Many business people don’t fully understand the complexity of a software development process. It’s natural, since specialized books about development are read by developers and other IT people, and many others might still be referring to a software project as ”coding” or ”writing”. With better luck one might add ‘designing’ and ‘testing’. Quite inaccurate.
One can think of several metaphorical comparisons to describe software development, such as writing a book or building a house. Some of them are a good light in the dark, some are rather misleading. And while many people may argue whether creating software is an art, a science, or a precisely elaborated process, we’d leave that choice to someone else. It cannot be described sparsely. But we’ll try to give some descriptions and comparisons in a compact and clear way.
Do We ”Write” Software?
One of the common but rather vague things is comparing creating software with writing. Writing code, writing a book, and so on. You can start writing a book without a plan and go with the flow; with custom software development you cannot, unless developers do a rather small piece of software on their own – and for themselves. Moreover, an outsourced software project never starts with writing code.
Books and software may both have strict deadlines. But once a book is published, what’s written is written; rewriting is not an option. But software keeps being under constant improvement with new versions being released – it’s a natural thing. It’s almost impossible to get every need of your end user, catch up with business and technological changes once and for a lifetime. Books aren’t that dependent on changes; software is. But that’s good: your software, unlike a book, can’t become just another mediocre thing on the market, can’t become irrelevant and outdated. The processes are absolutely different: we prefer using the words ”create” or ”build” software rather than ”write”.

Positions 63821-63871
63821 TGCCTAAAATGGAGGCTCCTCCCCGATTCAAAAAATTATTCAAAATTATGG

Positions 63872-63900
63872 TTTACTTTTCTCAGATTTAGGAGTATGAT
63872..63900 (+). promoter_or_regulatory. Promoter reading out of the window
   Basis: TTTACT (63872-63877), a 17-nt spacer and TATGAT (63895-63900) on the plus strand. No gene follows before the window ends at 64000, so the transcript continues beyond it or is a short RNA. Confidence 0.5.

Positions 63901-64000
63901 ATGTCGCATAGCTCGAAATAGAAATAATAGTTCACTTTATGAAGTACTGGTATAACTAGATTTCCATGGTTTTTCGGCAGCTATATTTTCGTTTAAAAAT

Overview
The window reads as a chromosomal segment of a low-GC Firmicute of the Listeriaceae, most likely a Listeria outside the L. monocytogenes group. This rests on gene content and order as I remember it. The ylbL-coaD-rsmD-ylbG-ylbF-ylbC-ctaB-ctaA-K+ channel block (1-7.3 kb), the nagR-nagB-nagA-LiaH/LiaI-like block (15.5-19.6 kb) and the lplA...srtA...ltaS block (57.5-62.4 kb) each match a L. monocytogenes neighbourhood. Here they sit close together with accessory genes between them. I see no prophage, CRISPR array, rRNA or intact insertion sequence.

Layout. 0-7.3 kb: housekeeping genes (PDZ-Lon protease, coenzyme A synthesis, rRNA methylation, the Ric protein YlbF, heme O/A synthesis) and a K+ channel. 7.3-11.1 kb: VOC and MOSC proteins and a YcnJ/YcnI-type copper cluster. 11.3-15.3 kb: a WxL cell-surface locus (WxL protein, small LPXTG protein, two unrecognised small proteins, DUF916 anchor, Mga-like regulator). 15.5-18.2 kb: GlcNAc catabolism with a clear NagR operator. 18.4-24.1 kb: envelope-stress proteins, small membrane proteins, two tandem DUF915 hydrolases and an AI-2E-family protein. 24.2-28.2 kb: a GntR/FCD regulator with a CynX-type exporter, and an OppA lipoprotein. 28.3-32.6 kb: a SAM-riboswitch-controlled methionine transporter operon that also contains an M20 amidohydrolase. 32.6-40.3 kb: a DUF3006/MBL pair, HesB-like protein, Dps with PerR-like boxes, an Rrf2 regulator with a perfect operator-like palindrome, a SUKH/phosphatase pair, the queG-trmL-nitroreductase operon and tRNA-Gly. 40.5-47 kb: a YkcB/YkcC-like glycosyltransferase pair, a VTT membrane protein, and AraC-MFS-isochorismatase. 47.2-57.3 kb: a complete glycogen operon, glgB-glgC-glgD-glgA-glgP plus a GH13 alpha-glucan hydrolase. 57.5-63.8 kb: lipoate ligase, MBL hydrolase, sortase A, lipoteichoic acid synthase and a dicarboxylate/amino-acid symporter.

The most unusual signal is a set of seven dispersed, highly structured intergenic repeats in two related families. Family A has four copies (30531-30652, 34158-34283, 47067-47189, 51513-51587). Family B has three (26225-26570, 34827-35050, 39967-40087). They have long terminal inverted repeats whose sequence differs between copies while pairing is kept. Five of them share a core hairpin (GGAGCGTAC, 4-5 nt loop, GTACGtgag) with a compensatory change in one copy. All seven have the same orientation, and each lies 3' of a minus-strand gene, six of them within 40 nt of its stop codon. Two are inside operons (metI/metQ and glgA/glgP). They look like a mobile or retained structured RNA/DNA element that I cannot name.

Do We ”Grow” Software?
”Growing” software on a good basis and a good set of documentation is possible to a certain extent. Like with writing, it’s not the best description one can suggest. It partially gets the incremental, agile nature of making and maintaining relevant software. But while ”growing”, the product is rarely tasty until it’s ripe, and the owner has to wait awhile.
The difference is, in software development there are different stages of being ”ripe”. Startups usually demand rolling a minimum viable software product on the market, getting feedback and making corrections and improvements. Each version is more ”ripe” than its predecessor, and it has to be ”watered” by support and maintenance, kept fresh amidst all the business and technological changes.
Do We ”Build” Software?
This one is considered by many specialists the closest way to describe software development, and we can agree with that. Construction works show the huge importance of careful planning, preparing, guiding the work, and performing it. The limits of software depend on how its architecture is constructed. The amount of works doesn’t grow gradually, since every building is different, and requires different approach. There can be a hospital, an office building, a school or a barn, and same physical size doesn’t mean equal amount of labour. Something is done with concrete, something can be done with wood and nails, and the latter doesn’t work well with complex and valuable software for mobile startups and other businesses.